NEW YORK, Oct. 28, 2014 /PRNewswire/ -- With penalties rising in 2015 for hospitals with high Medicare readmission rates, Columbia Business School research offers important new evidence that keeping patients in the hospital one day longer can significantly cut readmissions, save patient lives and reduce costs.
The study titled, "Should Hospitals Keep Their Patients Longer? The Role of Inpatient and Outpatient Care in Reducing Readmissions," compares the impact of an extended length of stay in the hospital to the effects of outpatient care for Medicare patients. Researchers found that one additional day in the hospital can:
- Reduce mortality risk by 22 percent for patients treated for pneumonia
- Reduce mortality risk by 7 percent for heart-attack patients
- Result in five-to-six times more lives being saved when compared with outpatient care
- Decrease readmission rates by 7 percent for severe heart-failure patients
Additionally, the study showed that one extra day in the hospital would, in many cases, cost less overall than the associated outpatient care required with early discharge. Currently, about one in every five Medicare patients is readmitted to the hospital within 30 days of discharge, costing U.S. taxpayers at least $17 billion annually.
"Given the stiff penalties imposed under the Affordable Care Act, hospitals are implementing a variety of approaches to aggressively reduce readmission rates, most commonly involving outpatient care," said Ann P. Bartel, professor of finance & economics at Columbia Business School. "While some types of outpatient interventions can be effective, our study shows that hospitals should consider keeping some of their patients in the hospital longer to better control patient care, reduce readmissions and ensure fewer deaths."
Since the focus of the Affordable Care Act's Hospital Readmissions Reduction Program has been to reduce readmissions of only those patients with heart failure, myocardial infarction or pneumonia, the study focused on these three distinct patient populations.
The research was performed by Ann Bartel and Carri Chan of Columbia Business School and Song-Hee Kim, a Ph.D student at the School at the time.
The study analyzed medical records from the Centers for Medicare & Medicaid of more than 6.6 million Medicare patients ages 65 or older with in-hospital visits between 2008 and 2011. It compared the potential benefits of a one day extended hospital stay to those of outpatient care in terms of reduced readmissions, death rates and costs.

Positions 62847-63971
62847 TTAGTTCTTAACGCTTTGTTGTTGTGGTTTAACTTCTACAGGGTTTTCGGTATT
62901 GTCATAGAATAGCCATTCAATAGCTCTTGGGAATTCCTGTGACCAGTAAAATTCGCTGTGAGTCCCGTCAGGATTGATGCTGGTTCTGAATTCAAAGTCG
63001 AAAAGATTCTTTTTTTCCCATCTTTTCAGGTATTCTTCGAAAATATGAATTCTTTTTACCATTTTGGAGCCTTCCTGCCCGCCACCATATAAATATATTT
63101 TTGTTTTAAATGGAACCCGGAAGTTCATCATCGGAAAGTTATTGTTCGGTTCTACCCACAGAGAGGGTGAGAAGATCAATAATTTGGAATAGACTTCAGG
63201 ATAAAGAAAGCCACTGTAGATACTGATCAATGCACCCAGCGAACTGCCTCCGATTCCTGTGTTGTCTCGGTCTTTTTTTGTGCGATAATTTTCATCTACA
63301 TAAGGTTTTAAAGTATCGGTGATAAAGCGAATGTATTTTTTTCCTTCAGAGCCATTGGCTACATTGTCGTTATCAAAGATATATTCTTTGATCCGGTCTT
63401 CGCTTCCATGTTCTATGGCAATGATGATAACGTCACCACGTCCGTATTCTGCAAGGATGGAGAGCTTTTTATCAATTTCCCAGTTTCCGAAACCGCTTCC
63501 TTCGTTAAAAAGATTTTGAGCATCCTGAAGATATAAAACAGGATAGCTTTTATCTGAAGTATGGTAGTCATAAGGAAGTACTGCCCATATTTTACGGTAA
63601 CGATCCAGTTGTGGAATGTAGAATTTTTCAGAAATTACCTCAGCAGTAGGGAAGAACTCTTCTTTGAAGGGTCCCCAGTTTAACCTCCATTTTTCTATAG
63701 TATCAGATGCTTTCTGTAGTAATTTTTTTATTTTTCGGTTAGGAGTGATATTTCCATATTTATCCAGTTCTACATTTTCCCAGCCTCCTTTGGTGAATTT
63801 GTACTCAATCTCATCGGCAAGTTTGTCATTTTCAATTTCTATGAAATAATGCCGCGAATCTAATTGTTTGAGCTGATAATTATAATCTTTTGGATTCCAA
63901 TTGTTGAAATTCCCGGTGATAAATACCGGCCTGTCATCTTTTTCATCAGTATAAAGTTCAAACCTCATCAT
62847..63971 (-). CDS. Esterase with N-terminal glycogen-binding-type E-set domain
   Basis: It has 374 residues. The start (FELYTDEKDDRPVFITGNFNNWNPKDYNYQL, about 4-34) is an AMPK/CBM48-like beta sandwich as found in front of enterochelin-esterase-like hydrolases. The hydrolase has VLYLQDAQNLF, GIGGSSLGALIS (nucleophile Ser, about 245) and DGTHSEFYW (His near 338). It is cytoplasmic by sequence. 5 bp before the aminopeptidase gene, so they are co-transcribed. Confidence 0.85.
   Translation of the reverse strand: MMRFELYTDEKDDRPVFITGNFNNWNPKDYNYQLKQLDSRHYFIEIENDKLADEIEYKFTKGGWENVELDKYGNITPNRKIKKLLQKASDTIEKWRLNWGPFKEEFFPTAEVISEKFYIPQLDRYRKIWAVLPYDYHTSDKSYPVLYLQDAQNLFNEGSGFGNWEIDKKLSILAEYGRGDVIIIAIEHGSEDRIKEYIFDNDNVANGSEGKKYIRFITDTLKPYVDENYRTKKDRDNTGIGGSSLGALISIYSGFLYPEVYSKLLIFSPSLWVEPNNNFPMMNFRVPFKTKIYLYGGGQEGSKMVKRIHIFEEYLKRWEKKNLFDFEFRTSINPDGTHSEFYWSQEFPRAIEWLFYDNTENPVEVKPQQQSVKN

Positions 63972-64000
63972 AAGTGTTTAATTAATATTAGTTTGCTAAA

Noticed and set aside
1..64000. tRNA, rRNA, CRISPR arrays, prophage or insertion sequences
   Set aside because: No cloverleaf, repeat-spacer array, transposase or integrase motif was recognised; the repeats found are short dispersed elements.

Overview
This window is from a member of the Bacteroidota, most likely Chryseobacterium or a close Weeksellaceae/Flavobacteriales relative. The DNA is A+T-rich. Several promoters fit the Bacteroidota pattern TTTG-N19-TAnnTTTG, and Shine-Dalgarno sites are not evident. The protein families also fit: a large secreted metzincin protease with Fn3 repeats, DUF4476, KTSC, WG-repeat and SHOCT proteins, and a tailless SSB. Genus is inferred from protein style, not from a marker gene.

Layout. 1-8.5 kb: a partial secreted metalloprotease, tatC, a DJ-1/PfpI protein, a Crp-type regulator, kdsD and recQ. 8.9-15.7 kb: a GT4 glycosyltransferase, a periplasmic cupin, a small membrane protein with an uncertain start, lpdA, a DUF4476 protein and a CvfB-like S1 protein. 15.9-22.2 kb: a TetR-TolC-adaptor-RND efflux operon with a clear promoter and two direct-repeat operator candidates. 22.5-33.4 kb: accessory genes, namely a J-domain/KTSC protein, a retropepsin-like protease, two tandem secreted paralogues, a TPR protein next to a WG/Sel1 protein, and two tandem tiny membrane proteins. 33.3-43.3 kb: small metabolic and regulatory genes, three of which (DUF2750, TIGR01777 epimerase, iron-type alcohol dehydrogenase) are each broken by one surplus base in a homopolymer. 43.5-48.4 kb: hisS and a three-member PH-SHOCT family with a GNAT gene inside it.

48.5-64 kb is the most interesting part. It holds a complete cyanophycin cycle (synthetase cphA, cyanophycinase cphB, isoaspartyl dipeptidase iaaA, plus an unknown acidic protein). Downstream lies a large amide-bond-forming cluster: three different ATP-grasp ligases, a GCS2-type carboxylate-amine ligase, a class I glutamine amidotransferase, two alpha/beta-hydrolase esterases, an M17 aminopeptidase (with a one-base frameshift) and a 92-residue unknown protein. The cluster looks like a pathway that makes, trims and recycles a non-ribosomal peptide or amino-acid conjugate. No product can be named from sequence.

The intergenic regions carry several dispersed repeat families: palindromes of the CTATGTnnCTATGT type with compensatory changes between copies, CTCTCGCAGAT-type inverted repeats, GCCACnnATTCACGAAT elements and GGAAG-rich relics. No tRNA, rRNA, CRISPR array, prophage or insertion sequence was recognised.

"Currently, about one in every five Medicare patients is readmitted to the hospital," said Carri Chan, associate professor of decision, risk and operations at Columbia Business School. "Our findings show that one extra day in the hospital could reduce these readmission rates, ensure healthier patients, and save money."
To compare inpatient and outpatient care models, the research included patients covered by traditional Medicare and those covered by Medicare Advantage plans. Since traditional Medicare plans directly pay hospital costs on a fee-for-service basis, there was little incentive before the enactment of penalties for hospitals to prevent readmissions. On the other-hand, the payment system for Medicare Advantage plans incentivizes insurers to reduce excess readmissions and therefore they provide better outpatient care to keep patients healthier and out of the hospital.
To learn more about research being conducted at Columbia Business School, please visit www.gsb.columbia.edu.
About Columbia Business School
Columbia Business School is the only world–class, Ivy League business school that delivers a learning experience where academic excellence meets with real–time exposure to the pulse of global business. Led by Dean Glenn Hubbard, the School's transformative curriculum bridges academic theory with unparalleled exposure to real–world business practice, equipping students with an entrepreneurial mindset that allows them to recognize, capture, and create opportunity in any business environment. The thought leadership of the School's faculty and staff, combined with the accomplishments of its distinguished alumni and position in the center of global business, means that the School's efforts have an immediate, measurable impact on the forces shaping business every day. To learn more about Columbia Business School's position at the very center of business, please visit www.gsb.columbia.edu.
SOURCE Columbia Business School